I’ve recently discovered I really enjoy writing book reviews. But not for the reasons you might think.
Yes, it means I get to read more books — and think more critically about them. It ensures that I don’t just rush through a book for the sake of getting through it, put it on a shelf, and dive right into the next one.
But falling in love with writing reviews was something so unexpected that I found myself taking a step back to ask myself why. Why is looking critically at another person’s piece of art so important? And why is it so … rewarding?
It’s not about views or money or anything like that. It’s not even really about what I get out of it … but what the authors of the things I’m reviewing might.
Especially on the internet, people are much more inclined to give negative reviews of things they did not enjoy. They’re much less likely to provide positive feedback for things they loved.
Perhaps book reviews don’t always follow this rule — Goodreads has a way of, for example, prompting you to rate and review things you liked whether you want to or not.
But people “hate review” books on Amazon the way they might any other product. Because they’re unhappy and they want other people — preferably the author — to know it.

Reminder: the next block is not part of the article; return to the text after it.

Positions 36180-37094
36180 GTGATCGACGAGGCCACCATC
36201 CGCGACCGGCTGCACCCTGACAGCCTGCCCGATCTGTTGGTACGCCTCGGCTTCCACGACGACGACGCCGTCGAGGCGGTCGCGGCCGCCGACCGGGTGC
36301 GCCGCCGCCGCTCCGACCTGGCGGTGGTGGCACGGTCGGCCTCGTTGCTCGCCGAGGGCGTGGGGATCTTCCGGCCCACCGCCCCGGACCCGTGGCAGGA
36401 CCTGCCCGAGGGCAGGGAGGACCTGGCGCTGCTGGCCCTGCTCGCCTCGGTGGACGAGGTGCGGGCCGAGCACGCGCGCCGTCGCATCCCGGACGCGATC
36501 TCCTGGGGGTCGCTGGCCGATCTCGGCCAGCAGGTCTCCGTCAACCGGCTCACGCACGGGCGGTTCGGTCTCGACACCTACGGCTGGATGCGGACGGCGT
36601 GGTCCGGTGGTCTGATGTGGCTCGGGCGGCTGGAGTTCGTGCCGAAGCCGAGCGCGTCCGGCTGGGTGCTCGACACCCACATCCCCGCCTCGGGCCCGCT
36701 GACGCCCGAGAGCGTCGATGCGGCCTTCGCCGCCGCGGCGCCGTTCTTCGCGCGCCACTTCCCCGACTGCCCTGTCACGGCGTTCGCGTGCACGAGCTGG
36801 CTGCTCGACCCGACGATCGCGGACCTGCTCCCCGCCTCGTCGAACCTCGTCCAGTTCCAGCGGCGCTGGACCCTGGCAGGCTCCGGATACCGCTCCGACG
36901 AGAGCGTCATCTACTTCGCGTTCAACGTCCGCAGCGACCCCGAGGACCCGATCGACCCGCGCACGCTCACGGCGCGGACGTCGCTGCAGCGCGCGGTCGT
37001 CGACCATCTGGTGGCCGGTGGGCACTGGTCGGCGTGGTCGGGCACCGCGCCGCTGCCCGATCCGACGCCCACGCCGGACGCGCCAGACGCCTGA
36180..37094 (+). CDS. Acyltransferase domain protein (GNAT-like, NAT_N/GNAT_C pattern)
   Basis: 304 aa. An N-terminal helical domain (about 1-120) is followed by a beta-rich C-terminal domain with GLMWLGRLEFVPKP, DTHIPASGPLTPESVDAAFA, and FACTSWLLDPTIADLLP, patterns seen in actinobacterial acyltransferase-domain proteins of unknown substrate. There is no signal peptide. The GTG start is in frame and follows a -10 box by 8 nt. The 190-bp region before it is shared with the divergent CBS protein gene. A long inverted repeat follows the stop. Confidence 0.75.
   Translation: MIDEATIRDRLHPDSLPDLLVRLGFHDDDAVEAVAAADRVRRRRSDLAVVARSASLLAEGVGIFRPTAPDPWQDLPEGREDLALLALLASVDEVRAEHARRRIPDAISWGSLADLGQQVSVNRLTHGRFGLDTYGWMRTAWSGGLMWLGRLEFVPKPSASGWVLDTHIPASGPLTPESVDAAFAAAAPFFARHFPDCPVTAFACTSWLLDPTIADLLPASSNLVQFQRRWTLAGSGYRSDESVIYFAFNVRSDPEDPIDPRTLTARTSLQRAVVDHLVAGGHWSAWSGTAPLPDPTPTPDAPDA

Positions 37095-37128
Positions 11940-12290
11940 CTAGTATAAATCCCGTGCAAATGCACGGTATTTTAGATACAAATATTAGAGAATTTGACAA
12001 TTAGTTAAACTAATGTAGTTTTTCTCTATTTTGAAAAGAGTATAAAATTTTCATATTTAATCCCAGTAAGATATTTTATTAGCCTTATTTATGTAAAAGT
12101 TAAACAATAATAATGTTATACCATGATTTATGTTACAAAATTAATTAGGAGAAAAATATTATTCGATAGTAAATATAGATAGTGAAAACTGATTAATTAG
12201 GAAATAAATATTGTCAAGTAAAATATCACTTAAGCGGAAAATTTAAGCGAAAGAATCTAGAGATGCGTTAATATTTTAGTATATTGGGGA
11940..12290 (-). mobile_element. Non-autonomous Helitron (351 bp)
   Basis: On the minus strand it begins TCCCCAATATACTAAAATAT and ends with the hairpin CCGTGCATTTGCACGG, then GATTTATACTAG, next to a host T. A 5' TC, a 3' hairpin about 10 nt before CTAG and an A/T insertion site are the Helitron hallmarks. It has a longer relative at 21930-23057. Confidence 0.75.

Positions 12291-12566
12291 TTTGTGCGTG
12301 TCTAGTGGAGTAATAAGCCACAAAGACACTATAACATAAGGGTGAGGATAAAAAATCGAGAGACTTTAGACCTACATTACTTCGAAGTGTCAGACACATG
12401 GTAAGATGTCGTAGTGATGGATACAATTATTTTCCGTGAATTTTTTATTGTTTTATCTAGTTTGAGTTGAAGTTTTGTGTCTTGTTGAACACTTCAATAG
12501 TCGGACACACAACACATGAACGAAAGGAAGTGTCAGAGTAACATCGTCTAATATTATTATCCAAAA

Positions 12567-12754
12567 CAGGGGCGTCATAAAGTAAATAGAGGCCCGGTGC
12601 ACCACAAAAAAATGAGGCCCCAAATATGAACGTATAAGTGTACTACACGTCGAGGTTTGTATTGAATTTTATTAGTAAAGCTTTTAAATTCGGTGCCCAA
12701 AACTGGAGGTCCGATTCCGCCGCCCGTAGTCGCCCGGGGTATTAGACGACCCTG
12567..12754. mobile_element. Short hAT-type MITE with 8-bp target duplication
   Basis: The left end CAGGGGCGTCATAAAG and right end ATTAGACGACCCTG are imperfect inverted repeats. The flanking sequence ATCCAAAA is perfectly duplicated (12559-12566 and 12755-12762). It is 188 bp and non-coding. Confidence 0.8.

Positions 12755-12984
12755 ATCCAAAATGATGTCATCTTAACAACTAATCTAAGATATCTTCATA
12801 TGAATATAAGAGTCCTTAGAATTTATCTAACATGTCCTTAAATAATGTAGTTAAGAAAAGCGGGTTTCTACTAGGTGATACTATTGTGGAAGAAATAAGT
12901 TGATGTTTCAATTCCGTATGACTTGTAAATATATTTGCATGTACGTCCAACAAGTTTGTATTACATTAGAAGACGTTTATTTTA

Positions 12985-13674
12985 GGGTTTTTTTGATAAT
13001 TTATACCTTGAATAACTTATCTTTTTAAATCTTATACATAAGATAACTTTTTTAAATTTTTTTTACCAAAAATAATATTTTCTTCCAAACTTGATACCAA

When was the last time you gave a good book a good review? Not necessarily a book that changed your life. Just a decent book you’re glad you picked up and read. One you might even consider passing along to a friend or coworker.
You might not even consider reviewing it after you close that back cover. It was good. You’re done reading it. You can move on.
But many if not most authors occasionally peek at reviews. Don’t they? Maybe not always the bad ones. But ALL OF US want to feel good on a not-so-good day. And when you see a four or five-star review on something you made, don’t you want to know what that person liked — even what they might not have liked so much — about it?
You know you do. Don’t lie. :)
If an author has done a good job, they should know about it. It’s nice to be reminded, as a writer, that your work is appreciated. If you’re a writer, you know this. Don’t skip giving a book a review because you can’t think of any criticisms or only feel the need to review books you didn’t think were good.
Tell a writer you had a good time. You never know — it could make their day. Or save their career. Maybe.
Meg is the creator of Novelty Revisions, dedicated to helping writers put their ideas into words. She is a staff writer with The Cheat Sheet, a freelance editor and writer, and a 10-time NaNoWriMo winner. Follow Meg on Twitter for tweets about writing, food and nerdy things.